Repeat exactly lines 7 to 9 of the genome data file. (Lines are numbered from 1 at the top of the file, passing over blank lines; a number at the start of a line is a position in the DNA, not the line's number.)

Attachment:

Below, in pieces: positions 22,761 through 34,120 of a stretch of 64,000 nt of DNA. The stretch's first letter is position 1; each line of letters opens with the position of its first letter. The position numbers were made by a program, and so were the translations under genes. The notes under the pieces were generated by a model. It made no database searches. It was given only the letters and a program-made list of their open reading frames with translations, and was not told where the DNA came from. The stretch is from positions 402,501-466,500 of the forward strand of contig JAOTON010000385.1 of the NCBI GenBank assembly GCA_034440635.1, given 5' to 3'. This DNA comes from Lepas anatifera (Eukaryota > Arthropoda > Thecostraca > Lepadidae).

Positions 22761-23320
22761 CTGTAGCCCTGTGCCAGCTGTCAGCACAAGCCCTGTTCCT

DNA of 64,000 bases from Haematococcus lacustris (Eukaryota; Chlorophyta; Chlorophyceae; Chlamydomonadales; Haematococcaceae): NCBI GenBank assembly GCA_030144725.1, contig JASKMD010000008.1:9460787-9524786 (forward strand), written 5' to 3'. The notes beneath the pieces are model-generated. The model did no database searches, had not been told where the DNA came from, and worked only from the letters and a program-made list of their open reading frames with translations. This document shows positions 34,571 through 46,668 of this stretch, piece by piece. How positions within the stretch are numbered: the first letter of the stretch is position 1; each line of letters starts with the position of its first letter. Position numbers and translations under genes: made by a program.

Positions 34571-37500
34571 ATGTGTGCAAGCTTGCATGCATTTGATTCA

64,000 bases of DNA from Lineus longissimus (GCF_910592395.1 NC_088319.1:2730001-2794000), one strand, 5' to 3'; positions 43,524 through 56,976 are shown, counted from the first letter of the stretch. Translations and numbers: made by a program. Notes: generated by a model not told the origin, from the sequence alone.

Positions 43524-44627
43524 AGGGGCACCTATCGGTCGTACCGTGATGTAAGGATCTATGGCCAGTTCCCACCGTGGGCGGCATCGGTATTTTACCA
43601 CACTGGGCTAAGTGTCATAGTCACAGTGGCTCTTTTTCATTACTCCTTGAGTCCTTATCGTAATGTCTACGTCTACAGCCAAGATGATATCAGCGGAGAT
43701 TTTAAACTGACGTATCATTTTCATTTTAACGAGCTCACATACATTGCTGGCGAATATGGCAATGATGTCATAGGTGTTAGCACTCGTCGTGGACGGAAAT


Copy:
64,000 bases of DNA from Lineus longissimus (GCF_910592395.1 NC_088319.1:2730001-2794000), one strand, 5' to 3'; positions 43,524 through 56,976 are shown, counted from the first letter of the stretch. Translations and numbers: made by a program. Notes: generated by a model not told the origin, from the sequence alone.

Positions 43524-44627
43524 AGGGGCACCTATCGGTCGTACCGTGATGTAAGGATCTATGGCCAGTTCCCACCGTGGGCGGCATCGGTATTTTACCA